As elsewhere, the Covid-19 pandemic has led to a dramatic recession in Canada. Sectors such as travel, tourism, hospitality, entertainment and many other sectors of the economy were hard hit. In addition, since Canada is an important producer of oil, it was hard hit by the sharp drop in oil prices this spring. As expected, GDP fell dramatically in the second quarter of 2020 (minus 11.5 percent). In the first quarter of 2020, the Canadian economy had already dropped at a rate of 2.1 percent. Both household consumption (minus 13.1 percent ) and business investment (minus 16.2 percent) considerably decreased in the second quarter. As one may expect, the decrease in consumption was particularly strong for durable goods such as cars. Export volumes decreased by 18.4 percent and import volumes declined 22.6 percent. In the summer, I was relatively optimistic as regards the short-term recovery, but relatively pessimistic as to economic developments in the fall and the coming years (I also hold this view for several other countries). The economic recovery started in May and was first strong, in particular retail spending and real estate activities rebounded. For the third quarter of 2020 (that started in July), one can expect a strong rebound. Gross domestic product could increase by around 6 percent. The recovery has recently slowed down, which implies that economic growth in the fourth quarter will only be modest. For instance, the Monthly Survey of Manufacturing published by Statistics Canada showed even a decline of factory sales of 2 percent for August. The situation on the labor market has improved since May, but remains bad. The unemployment rate in September was at 9.0 percent (compared to 5.6 percent in February before the lockdown).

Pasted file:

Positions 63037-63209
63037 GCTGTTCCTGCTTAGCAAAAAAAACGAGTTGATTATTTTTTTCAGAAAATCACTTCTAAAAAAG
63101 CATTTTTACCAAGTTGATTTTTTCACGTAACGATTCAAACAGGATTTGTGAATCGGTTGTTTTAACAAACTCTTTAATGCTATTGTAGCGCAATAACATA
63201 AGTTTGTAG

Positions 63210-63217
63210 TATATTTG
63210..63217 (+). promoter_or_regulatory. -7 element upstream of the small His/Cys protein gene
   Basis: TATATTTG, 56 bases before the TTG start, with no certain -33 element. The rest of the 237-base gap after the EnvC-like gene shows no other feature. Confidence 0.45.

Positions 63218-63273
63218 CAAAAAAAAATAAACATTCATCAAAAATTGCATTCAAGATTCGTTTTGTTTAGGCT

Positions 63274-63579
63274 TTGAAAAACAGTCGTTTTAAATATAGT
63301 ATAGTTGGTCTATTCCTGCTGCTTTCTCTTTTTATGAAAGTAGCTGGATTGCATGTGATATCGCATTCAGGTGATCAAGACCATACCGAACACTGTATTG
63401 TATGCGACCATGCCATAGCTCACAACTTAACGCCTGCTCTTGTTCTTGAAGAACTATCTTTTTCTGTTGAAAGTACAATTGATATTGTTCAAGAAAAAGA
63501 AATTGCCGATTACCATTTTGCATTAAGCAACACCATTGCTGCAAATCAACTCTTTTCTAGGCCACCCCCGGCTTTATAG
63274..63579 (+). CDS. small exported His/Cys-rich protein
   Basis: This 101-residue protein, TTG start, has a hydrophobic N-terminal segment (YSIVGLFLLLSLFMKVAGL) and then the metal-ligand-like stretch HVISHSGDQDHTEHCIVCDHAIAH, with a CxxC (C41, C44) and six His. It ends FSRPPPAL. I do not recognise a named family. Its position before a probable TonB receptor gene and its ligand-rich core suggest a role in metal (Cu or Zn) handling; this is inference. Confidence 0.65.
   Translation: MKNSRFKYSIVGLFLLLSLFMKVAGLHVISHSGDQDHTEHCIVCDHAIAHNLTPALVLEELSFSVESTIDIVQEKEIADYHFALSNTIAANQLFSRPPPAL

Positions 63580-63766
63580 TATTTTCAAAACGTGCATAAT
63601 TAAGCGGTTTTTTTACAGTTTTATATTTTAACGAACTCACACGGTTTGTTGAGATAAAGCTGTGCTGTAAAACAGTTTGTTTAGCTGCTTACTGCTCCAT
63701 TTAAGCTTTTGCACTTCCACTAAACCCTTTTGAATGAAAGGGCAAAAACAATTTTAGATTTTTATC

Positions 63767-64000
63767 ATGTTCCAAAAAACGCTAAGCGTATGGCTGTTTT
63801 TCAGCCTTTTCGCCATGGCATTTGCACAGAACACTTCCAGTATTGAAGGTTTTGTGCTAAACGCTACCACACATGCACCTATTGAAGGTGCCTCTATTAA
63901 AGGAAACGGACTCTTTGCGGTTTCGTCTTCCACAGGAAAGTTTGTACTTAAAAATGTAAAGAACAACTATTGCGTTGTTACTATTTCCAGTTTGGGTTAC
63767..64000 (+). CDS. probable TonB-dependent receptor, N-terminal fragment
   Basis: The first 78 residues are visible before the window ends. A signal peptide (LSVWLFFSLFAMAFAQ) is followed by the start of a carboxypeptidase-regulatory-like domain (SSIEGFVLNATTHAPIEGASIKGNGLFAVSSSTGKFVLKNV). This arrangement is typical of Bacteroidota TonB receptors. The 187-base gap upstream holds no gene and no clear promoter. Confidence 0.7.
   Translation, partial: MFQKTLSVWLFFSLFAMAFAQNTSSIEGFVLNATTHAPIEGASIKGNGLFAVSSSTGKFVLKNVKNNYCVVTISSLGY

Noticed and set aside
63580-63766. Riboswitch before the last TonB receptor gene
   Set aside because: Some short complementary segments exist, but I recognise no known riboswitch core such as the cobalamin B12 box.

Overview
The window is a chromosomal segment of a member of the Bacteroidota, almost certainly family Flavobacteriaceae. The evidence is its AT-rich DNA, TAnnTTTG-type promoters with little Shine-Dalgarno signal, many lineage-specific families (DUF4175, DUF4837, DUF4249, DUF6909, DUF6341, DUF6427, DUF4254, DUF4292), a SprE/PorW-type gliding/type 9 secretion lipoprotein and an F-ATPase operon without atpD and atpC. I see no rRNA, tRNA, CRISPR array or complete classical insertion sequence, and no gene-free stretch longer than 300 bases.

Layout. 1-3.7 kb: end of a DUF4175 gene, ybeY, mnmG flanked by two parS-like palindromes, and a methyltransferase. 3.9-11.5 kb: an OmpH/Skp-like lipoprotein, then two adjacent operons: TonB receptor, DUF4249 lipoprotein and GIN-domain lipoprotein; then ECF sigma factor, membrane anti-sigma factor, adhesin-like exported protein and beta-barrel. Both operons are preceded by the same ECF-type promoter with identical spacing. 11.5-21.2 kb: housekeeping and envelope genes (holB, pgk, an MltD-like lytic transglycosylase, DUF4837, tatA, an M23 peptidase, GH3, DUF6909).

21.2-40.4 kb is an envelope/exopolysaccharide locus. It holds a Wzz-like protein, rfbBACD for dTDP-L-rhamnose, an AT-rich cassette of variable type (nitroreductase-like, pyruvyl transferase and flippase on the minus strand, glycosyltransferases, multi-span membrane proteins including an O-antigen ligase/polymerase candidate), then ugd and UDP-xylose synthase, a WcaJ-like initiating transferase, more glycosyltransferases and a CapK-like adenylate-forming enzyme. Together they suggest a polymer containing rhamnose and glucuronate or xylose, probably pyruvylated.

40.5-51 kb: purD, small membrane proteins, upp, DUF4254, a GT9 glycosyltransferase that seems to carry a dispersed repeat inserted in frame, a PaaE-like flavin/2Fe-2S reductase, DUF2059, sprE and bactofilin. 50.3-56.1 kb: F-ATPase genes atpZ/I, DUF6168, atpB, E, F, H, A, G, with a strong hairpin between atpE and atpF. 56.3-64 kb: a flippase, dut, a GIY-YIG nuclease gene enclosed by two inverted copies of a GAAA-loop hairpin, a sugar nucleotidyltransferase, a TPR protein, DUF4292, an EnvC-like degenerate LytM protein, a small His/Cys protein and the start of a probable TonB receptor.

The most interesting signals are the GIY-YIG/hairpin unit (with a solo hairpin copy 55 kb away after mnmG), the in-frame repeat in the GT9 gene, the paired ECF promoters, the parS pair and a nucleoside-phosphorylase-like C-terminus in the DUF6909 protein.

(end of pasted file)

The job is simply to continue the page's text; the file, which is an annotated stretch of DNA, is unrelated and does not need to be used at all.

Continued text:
For the whole year of 2020, I think that there will be a severe contraction of the economy of around 6 percent. This will be followed by a rebound of 4 to 5 percent in 2021. In a more dramatic scenario (depending on how the current second wave of the pandemic evolves), the contraction in 2020 would be more severe at perhaps 6 to 7 percent. During 2020, fiscal and monetary policy measures particularly support the economy. The government adopted measures such as income backstops for households and loan guarantee programs. The Bank of Canada reduced its interest rate and adopted asset purchasing programs. As I mentioned above, forecasts are obviously associated with a high degree of uncertainty at the moment. In particular, there is the risk of a severe second wave of the pandemic. At the global scale, worldwide tensions could increase – especially between the United States and China.
While I use several models in my forecasts, my published numbers are also strongly influenced by my experience and judgment.
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